When prayers seem unanswered, let us not first blame God but begin closer to home. Let us examine our prayers and see if we are not, perhaps, trying to order God around, telling Him just how and when He is supposed to do what we tell Him. Let us ask ourselves whether Jesus and all He stands for and wants to accomplish in us are at the heart of our prayer. If there is no Jesus in our prayer, then it is no prayer and we have no Father to hear us. How beautiful are our Collects that end “through Jesus Christ our Lord” in their recognition of this fact that without Jesus it is no prayer. Yet not in words mechanically added on for a prayer, but only in heart-filling faith and reliance in Christ do we pray properly in the name of Jesus.

Scripture abounds in examples of answered prayer, but there are also examples of what we would sometimes be tempted to call unanswered prayers. A Gentile Samaritan woman prayed to Jesus for her daughter. Jesus said it wasn’t fit to take the children’s bread and cast it to dogs. Her prayer’s answer came later to that conquering, humble faith that clutched Jesus’ words and cried, “Truth, Lord: yet the dogs eat of the crumbs which fall from their master’s table” (Matthew 15:27). Mary begged Jesus to do something for the embarrassed host when the wine gave out at Cana’s wedding. Jesus replied that He had His own good time. “When Lazarus lay dying, his distressed sisters sent to their best friend for help. Jesus tarried and Lazarus died. St. Paul was afflicted with a thorn in the flesh and prayed three times to be cured of it. God did not take away that thorn, but He built Paul up to bear it. Monica prayed forty years for her son gone to the dogs. Ambrose comforted her that a son of so many prayers could not be lost. And her son was finally gripped by Christ and became the great man of God, Augustine.

If God seems to tarry, let faith cling fast. We are given the example of the widow who kept troubling the godless judge until he gave her justice just to get rid of her pestering. Jesus says we can surely expect better treatment than that from our Father in heaven.

Or which one of you, if his son asks him for bread, will give him a stone? Or if he asks for a fish, will give him a serpent? If you then, who are evil, know how to give good gifts to your children, how much more will your Father who is in heaven give good things to those who ask him!” (Matthew 7:9-11)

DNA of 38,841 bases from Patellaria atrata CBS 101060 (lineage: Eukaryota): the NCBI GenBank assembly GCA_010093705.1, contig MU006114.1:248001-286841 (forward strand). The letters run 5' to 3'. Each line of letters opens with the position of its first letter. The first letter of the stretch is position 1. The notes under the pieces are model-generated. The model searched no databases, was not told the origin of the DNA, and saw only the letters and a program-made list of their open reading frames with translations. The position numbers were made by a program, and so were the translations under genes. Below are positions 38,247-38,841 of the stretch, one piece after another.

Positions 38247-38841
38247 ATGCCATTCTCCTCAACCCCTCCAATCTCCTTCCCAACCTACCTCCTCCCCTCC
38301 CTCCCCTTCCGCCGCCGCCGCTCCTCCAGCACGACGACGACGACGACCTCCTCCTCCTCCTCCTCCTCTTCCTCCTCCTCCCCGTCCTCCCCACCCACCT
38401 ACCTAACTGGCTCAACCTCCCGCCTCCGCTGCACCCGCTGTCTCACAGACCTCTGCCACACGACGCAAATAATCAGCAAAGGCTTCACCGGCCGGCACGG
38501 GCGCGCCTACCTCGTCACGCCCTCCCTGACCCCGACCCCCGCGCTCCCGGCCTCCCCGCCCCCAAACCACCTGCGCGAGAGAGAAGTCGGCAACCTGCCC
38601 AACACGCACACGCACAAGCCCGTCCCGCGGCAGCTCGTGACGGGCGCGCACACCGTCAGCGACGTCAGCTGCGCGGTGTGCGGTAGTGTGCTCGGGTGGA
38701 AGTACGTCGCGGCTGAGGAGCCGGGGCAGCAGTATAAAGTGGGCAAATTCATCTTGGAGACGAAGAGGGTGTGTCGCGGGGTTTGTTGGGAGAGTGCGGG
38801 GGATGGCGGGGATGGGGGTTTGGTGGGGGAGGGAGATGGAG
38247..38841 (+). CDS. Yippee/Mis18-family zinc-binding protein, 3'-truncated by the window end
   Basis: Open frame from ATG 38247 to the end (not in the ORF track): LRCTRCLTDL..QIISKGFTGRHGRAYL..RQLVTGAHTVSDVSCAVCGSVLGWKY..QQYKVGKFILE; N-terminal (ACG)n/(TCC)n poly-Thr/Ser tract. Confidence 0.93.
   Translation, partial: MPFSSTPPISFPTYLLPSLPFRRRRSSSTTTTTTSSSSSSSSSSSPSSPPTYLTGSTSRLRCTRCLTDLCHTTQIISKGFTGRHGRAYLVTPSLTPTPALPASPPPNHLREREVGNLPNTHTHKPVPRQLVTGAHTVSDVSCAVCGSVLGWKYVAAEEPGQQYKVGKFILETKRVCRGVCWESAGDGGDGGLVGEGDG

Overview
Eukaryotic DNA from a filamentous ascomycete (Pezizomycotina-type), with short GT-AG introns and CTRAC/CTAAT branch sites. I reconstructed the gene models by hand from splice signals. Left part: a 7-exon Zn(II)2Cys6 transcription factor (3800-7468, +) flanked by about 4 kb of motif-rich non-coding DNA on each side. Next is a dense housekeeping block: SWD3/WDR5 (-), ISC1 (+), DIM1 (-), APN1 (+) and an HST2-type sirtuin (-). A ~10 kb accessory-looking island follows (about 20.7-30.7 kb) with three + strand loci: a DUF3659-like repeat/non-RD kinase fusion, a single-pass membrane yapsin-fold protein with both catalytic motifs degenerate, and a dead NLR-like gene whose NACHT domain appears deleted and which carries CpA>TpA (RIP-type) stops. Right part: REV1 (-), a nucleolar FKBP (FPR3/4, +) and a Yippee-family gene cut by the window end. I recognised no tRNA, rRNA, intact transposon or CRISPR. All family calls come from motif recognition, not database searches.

Today we have only considered prayer as asking, but it is infinitely more. Prayer is, first, an act of worship. We open ourselves to God. Guided by His Word, we point ourselves in His direction. Prayer is an answer to God’s word of saving, life-giving love in Christ. In prayer we make reply to Him, giving Him back our love, our adoration, our praise, our loyalty, our lives. As we pray we are in contact with God our Father through Christ, and therein we are made strong as His children. The more we pray, the stronger we are. We can only breathe out as often as we breathe in. Prayer is the heartbeat of the Christian life. As we are alive in Christ, we pray. AMEN.

Adapted from a sermon by Dr. Norman Nagel preached in London in 1957.

Rev. Christopher R. Gillespie
Grace Lutheran Church
Dyer, Indiana

Circumcision and Name of Jesus 2012 – Galatians 3:23-29; Luke 2:21

01. January 2012
Circumcision and Name of Jesus
Numbers 6:22-27; Galatians 3:23-29; Luke 2:21

And at the end of eight days, when He was circumcised, he was called Jesus, the name given by the angel before He was conceived in the womb (Luke 2:21).

Circumcision seems an odd topic for a liturgical festival to begin a new year. It probably makes the men squeamish. And it should. To have flesh cut from one of the most sensitive parts of the male should make everyone uncomfortable. Think: pain, blood, and babies screaming. Or in the case of Abraham and his host, even a ninety-nine year old having his flesh cut. Ouch.